Venezuela's Maduro blames 'assassination' attempt on Colombia


He says security officers disabled one drone that was flying toward the stage where Maduro was standing beside his wife and other high-ranking officials. But the image of martial lockstep was quickly shattered when a second drone hit a building nearby, as scores of soldiers scurried away before the live transmission ended and switched to reruns about the South American country's vehicle census.

But three local authorities said a gas tank exploded in a nearby flat, where smoke was seen streaming out of a window.

But the military managed to knock one of the drones off-course electronically and the other crashed into apartment building two blocks away from where Maduro was speaking.

The suspects launched two drones laden with explosives over the outdoor rally, Interior Minister Nestor Reverol said.

A defiant Mr Maduro said God, the Venezuelan people and the security services had saved him.

Mr Maduro accused neighbouring Colombia and elements within the United States of instigating "a right-wing plot" to kill him.

"We warn that the government is taking advantage of this criminalise those who legitimately and democratically oppose it and deepen the repression and systematic human rights violations", wrote the Broad Front opposition coalition in a statement published on Twitter.

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Within seconds, Maduro said he heard a second blast and pandemonium broke out.

General Secretary of the Friends of Venezuela Solidarity Committee (Barbados) David Denny has strongly condemned Saturday's apparent assassination attempt against Venezuelan president Nicholas Maduro.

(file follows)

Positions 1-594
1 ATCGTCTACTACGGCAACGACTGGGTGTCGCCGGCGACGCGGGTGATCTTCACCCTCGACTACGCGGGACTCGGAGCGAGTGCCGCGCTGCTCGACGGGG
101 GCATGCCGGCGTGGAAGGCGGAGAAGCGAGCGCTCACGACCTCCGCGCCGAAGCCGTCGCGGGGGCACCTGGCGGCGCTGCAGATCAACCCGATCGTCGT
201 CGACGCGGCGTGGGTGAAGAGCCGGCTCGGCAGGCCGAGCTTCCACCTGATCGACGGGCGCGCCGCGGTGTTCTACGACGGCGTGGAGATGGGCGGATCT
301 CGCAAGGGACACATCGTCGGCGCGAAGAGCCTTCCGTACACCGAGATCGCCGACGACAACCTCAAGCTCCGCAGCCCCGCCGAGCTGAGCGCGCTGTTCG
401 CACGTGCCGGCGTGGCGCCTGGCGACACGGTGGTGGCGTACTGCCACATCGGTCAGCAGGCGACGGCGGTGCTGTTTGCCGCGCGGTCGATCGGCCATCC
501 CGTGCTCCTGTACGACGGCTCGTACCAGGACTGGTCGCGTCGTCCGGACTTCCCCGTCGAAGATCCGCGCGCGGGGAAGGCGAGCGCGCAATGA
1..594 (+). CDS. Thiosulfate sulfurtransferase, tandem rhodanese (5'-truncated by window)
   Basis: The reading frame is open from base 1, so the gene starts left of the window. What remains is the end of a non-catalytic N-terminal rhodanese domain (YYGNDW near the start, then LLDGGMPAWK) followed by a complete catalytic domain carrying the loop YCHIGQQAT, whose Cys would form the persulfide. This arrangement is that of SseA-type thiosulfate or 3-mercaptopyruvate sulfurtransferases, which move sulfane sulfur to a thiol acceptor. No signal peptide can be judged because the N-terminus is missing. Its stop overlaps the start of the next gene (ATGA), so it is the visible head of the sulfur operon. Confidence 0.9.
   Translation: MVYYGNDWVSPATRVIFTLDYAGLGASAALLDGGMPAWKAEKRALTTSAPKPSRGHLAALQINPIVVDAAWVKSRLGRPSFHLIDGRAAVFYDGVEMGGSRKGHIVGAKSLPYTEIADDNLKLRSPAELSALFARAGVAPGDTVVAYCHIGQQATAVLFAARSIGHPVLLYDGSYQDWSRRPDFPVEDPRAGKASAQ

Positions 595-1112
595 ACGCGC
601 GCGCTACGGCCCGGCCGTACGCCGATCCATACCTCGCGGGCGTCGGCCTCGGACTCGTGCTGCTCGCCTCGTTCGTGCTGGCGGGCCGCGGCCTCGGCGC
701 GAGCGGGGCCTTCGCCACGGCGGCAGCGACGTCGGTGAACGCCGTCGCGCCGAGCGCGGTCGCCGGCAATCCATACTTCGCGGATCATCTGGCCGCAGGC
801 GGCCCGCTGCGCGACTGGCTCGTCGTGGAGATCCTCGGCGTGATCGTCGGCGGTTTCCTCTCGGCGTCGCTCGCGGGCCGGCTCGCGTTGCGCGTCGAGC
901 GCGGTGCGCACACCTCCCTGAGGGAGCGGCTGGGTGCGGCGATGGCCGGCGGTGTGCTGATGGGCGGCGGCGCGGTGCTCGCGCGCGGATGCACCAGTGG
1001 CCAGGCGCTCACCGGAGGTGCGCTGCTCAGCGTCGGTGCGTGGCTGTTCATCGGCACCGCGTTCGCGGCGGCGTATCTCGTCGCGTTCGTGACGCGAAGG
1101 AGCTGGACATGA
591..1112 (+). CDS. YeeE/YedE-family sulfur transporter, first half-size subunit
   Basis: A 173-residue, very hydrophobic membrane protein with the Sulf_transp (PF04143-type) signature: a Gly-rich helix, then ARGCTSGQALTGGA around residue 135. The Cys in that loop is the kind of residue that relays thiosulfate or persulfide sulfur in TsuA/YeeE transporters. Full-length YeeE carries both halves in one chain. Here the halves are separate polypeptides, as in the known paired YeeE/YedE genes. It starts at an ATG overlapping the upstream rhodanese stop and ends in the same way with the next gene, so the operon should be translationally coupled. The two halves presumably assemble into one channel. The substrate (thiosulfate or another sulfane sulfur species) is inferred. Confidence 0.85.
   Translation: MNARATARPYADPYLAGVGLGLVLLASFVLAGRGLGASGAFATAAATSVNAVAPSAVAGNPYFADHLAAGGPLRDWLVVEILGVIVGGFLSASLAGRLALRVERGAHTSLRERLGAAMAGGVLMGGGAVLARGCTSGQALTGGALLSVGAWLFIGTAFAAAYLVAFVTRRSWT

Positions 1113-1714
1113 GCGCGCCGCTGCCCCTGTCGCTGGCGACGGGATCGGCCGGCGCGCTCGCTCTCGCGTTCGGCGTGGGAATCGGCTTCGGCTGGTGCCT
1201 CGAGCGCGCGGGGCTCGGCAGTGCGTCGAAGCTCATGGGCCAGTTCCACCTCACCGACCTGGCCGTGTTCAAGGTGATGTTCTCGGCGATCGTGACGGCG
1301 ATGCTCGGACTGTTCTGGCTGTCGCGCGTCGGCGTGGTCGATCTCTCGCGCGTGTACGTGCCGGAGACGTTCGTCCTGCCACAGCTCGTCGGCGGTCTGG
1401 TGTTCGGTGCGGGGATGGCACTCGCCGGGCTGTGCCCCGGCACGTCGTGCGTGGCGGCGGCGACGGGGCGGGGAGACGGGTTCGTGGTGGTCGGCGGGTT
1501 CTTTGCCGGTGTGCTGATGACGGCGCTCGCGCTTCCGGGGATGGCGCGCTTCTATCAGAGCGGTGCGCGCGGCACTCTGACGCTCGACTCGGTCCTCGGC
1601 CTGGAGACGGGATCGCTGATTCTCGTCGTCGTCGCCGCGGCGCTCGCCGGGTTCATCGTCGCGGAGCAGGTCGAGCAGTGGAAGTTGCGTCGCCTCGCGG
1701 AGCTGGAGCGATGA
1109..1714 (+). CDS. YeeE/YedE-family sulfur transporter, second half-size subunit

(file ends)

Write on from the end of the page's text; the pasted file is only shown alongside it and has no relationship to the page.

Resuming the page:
The alleged assassination attempt came days after the Colombian president told AFP that Maduro's days are numbered and "that regime has to fall".

State television images showed Maduro looking up disconcertedly in the middle of a speech, having heard a bang, before members of the country's National Guard lined up in the parade suddenly scattered.

A mysterious rebel group also claimed responsibility for the alleged attack.

The president later described the attack, which injured seven soldiers, as an assassination attempt.

On Sunday, White House national security adviser John Bolton said that the US had nothing to do with the incident and suggested the whole thing may have been "a pretext set up by the regime itself".

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"We demonstrated that they are vulnerable".

The arrests suggest the attack was less a military uprising than an assault led by groups linked to anti-Maduro street protesters, dubbed "The Resistance", who have led two waves of violent demonstrations that left hundreds dead.

Maduro said: "I have no doubt that the name (Colombian President) Juan Manuel Santos is behind this attack".

Officials say attackers flew drones loaded with explosives toward the president during an open-air military ceremony that was broadcast on live television.

The Colombian foreign ministry denied involvement, saying the allegations were "absurd" and "lacked any foundation".

Patricia Andrade, executive director of the human rights organization Venezuela Awareness Foundation, said Maduro's government takes advantage of any excuse to stop the opposition and dig in its heels.

In June 2017, an intelligence police commander flew a helicopter over government institutions and threw grenades at the country's Supreme Court building.

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